Starting point by the clock tower in Rhosneigr, a small bridge crosses the river and the path heads diagonally through the dunes behind the Oystercatcher restaurant.
Make your way passing Traeth Llydan towards Barclodiad y Gawres, which can be seen ahead on Mynydd Mawr. This is a prehistoric tomb, dated 2,500BC with carved stones. Restored the tomb is locked but guided tours can be arranged.
Rounding the bend we come upon Porth Trecastell. The surfers are in the water, and the volunteer litter pickers are on the beach. Louise drops in for a chat. Lucy and I continue on, knowing that she will soon catch us up.
At this stage, we are aware of the irritating whine of car engines as they race around the Anglesey circuit. It disturbs the tranquility of the day. To each his/her own I guess!
We make our way across a field to clear the circuit before once again dropping down to the shore at Porth Cwyfan. The Lleyn coastline,a deep blue can be clearly seen across the bay.
Another special place, St Cwyfan’s Church in the Sea, a medieval church dating from the 12th century, dedicated to St Kevin.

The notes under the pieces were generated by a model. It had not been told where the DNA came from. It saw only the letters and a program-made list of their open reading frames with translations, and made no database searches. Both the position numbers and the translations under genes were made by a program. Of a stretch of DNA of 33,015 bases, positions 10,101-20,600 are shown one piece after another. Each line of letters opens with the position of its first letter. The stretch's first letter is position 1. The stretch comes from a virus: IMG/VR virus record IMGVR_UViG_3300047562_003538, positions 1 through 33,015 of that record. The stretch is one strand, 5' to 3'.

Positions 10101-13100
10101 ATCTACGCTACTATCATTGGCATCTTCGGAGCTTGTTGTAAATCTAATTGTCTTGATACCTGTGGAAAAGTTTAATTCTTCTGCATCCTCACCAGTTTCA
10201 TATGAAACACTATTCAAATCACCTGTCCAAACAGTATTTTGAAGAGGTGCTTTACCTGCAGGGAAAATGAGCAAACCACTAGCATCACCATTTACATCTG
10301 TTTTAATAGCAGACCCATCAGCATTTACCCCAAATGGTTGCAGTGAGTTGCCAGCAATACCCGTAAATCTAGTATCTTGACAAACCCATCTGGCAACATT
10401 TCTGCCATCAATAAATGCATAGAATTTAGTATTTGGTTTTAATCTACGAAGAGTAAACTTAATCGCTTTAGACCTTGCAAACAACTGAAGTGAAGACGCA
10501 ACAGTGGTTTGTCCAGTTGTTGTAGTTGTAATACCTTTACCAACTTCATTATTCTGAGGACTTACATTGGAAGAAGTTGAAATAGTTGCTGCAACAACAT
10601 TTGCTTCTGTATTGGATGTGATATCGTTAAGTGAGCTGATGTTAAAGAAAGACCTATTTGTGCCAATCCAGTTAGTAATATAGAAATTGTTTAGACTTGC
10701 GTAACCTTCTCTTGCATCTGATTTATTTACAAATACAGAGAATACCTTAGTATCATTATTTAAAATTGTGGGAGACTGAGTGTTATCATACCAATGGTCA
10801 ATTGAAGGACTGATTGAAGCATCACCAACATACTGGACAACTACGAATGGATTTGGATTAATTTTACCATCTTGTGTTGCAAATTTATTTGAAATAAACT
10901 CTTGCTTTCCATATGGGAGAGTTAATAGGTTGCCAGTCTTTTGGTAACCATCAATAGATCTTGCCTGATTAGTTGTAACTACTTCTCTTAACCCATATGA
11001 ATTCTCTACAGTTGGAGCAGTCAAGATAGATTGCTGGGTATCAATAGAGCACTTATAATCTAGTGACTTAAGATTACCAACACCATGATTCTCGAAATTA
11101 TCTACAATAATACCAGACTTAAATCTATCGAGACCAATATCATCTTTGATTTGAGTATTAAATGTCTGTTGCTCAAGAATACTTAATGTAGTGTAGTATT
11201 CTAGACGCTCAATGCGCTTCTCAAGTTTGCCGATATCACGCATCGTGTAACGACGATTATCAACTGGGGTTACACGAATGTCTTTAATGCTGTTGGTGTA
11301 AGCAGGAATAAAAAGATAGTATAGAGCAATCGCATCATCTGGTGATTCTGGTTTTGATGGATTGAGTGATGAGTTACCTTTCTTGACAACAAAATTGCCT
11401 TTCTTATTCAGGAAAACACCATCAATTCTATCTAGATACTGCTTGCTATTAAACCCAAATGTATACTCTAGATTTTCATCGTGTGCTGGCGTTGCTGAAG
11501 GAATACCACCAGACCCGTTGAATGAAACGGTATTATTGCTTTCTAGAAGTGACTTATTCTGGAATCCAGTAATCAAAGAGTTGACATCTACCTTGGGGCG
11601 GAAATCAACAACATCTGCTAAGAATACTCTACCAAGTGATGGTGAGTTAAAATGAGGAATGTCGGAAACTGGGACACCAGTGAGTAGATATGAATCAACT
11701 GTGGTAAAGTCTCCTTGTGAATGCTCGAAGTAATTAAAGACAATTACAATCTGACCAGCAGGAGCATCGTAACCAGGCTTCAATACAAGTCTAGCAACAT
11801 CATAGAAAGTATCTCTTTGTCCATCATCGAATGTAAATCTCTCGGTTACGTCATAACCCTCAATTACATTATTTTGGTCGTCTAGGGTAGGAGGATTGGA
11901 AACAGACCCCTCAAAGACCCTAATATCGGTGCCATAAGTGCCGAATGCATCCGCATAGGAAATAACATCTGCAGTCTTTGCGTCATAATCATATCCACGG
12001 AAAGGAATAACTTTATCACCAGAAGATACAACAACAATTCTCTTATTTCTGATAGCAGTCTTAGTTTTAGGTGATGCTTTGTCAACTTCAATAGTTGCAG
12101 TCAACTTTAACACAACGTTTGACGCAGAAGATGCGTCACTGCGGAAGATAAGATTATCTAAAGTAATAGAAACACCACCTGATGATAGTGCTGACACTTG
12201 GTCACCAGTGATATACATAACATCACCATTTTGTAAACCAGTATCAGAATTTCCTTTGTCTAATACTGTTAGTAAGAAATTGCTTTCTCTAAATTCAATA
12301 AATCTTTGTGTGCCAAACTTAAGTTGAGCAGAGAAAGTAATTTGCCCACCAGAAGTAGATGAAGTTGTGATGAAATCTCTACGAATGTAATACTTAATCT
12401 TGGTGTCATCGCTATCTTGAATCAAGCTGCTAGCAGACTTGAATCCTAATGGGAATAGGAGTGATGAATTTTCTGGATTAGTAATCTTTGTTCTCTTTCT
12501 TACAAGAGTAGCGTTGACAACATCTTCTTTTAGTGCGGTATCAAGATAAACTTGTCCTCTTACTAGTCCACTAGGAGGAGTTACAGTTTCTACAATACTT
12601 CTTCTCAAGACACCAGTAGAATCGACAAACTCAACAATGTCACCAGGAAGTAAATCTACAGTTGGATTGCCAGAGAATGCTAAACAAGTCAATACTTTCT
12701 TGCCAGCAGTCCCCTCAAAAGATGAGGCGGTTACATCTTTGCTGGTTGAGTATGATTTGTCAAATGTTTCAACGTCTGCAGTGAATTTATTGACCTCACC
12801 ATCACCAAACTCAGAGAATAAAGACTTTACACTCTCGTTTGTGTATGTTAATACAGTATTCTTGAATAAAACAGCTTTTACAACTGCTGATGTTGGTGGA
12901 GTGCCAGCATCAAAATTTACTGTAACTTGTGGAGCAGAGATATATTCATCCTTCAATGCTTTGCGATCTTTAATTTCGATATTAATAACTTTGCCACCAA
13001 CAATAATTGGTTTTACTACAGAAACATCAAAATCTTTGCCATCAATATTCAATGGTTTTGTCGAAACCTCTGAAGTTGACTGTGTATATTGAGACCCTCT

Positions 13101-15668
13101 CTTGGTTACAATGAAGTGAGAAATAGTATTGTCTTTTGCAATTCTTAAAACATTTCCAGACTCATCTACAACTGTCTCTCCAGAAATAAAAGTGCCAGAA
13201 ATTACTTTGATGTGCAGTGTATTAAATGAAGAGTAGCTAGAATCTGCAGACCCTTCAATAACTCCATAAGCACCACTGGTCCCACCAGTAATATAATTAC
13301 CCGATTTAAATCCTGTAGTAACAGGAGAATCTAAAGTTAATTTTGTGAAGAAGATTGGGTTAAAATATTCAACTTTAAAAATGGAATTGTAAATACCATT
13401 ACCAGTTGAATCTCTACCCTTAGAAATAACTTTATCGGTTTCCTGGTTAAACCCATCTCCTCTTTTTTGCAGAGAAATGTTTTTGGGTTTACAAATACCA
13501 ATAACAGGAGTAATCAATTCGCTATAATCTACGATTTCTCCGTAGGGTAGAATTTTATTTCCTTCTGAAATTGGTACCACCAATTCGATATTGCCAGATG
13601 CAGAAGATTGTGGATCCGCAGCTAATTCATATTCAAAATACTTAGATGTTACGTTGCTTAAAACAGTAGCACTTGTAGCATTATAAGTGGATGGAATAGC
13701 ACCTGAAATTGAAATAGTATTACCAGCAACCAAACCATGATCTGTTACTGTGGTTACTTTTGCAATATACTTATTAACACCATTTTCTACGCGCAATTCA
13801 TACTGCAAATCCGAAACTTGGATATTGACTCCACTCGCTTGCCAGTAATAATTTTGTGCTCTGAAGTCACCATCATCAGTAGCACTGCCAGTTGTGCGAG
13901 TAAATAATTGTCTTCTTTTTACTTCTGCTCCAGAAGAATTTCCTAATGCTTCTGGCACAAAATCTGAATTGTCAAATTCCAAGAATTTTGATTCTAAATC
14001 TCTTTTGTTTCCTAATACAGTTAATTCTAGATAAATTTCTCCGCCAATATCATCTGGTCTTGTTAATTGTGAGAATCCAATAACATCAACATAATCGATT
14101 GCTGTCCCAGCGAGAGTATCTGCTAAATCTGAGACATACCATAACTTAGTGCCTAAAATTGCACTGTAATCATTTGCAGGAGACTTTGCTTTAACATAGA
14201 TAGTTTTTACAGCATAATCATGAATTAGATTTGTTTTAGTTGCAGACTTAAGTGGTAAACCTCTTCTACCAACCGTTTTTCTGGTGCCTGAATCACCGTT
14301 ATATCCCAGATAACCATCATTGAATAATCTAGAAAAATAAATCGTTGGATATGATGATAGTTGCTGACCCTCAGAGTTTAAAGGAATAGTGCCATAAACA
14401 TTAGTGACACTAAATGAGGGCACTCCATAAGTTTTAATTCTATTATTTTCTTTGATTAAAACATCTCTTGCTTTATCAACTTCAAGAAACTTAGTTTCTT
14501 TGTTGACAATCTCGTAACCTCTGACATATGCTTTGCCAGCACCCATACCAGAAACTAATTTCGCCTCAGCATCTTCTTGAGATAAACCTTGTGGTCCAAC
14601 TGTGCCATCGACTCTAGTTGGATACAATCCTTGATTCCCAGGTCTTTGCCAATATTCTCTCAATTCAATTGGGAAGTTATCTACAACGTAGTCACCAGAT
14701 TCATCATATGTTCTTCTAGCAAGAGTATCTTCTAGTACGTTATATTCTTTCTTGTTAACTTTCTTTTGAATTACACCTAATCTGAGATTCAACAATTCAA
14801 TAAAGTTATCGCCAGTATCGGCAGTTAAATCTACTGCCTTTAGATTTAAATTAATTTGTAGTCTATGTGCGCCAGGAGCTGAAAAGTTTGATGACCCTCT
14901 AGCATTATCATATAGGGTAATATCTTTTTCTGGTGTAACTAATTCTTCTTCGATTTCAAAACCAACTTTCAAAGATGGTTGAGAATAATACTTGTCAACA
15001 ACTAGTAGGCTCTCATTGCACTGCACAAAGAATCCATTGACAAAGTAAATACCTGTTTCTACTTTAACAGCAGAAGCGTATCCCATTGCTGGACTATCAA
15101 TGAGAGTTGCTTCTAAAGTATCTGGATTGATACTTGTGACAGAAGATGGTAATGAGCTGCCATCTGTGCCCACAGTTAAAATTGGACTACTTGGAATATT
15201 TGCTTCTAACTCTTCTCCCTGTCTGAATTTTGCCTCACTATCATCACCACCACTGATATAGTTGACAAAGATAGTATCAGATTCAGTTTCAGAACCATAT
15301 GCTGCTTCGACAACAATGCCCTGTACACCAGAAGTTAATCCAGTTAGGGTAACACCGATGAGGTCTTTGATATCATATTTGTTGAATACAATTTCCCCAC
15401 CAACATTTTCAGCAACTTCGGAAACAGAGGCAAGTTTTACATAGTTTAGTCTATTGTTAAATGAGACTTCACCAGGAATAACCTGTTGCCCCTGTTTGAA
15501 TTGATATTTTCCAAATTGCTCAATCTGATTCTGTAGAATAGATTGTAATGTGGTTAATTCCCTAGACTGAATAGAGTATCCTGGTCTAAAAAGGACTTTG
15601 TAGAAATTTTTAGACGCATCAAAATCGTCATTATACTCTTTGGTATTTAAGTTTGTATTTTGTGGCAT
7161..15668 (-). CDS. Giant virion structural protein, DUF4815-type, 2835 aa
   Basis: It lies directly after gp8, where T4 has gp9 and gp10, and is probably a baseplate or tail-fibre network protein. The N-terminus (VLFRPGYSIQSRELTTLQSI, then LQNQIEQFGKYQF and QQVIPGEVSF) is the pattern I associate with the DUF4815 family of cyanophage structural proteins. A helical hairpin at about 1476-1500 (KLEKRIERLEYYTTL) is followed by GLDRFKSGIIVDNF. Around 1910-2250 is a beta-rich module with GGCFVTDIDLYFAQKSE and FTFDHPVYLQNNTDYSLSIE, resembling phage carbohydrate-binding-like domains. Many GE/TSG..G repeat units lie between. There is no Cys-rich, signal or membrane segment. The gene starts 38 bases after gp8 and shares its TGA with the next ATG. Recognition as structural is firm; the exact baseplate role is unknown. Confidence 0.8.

We stop for lunch, we have had our wet weather gear on based on the weather forecast, we are steaming in our own personal sauna suits. We feel a few drops of rain, but not even enough to dampen our sandwiches.
Moving on we stop to watch the oystercatchers with their bright orange beaks, before following the Afon Ffraw up to Aberffraw. Here was the medieval capital of Wales, the court of Llywelyn the Great. Edward 1 removed the stones from the court to build Beaumaris castle, then built the village over any remaining trace.
The best view of the day was across the estuary to Aberffraw beach with Lleyn coastline in the background.
With the long drive home in mind we crossed over the old bridge and make up time we made our way along the high tide route to Hermon.
Crossing over from the Isle of Anglesey onto the mainland the heavens opened, and a rainbow smiled down, but mainly it rained for the four hour drive towards home!